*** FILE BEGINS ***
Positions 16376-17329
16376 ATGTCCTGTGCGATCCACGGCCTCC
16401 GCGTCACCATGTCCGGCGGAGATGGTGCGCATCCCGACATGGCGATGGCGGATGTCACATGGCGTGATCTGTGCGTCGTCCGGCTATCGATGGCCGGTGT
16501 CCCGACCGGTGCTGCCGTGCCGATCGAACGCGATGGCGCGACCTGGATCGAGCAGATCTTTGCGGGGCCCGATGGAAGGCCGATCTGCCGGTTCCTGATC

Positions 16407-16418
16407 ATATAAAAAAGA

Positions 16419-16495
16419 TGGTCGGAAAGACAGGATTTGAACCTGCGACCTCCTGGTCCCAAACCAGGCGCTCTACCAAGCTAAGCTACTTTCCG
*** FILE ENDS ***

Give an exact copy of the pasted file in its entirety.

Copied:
Positions 16376-17329
16376 ATGTCCTGTGCGATCCACGGCCTCC
16401 GCGTCACCATGTCCGGCGGAGATGGTGCGCATCCCGACATGGCGATGGCGGATGTCACATGGCGTGATCTGTGCGTCGTCCGGCTATCGATGGCCGGTGT
16501 CCCGACCGGTGCTGCCGTGCCGATCGAACGCGATGGCGCGACCTGGATCGAGCAGATCTTTGCGGGGCCCGATGGAAGGCCGATCTGCCGGTTCCTGATC

Positions 16407-16418
16407 ATATAAAAAAGA

Positions 16419-16495
16419 TGGTCGGAAAGACAGGATTTGAACCTGCGACCTCCTGGTCCCAAACCAGGCGCTCTACCAAGCTAAGCTACTTTCCG